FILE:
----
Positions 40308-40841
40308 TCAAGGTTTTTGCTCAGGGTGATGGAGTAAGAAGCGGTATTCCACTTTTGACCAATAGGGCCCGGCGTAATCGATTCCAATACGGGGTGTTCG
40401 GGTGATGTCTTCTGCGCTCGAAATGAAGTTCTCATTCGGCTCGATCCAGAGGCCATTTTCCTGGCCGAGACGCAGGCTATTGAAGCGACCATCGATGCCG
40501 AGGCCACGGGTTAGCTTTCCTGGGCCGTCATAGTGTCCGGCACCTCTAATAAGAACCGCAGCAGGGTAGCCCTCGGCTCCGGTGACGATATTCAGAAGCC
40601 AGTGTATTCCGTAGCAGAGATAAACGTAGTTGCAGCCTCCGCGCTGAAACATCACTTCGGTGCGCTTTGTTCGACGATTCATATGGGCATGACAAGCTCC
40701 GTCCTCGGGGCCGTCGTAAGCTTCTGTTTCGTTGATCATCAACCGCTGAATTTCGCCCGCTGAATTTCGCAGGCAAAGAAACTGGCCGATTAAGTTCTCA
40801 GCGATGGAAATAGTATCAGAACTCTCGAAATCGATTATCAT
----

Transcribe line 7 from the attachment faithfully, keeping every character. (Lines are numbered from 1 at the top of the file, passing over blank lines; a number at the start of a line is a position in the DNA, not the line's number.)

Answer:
40801 GCGATGGAAATAGTATCAGAACTCTCGAAATCGATTATCAT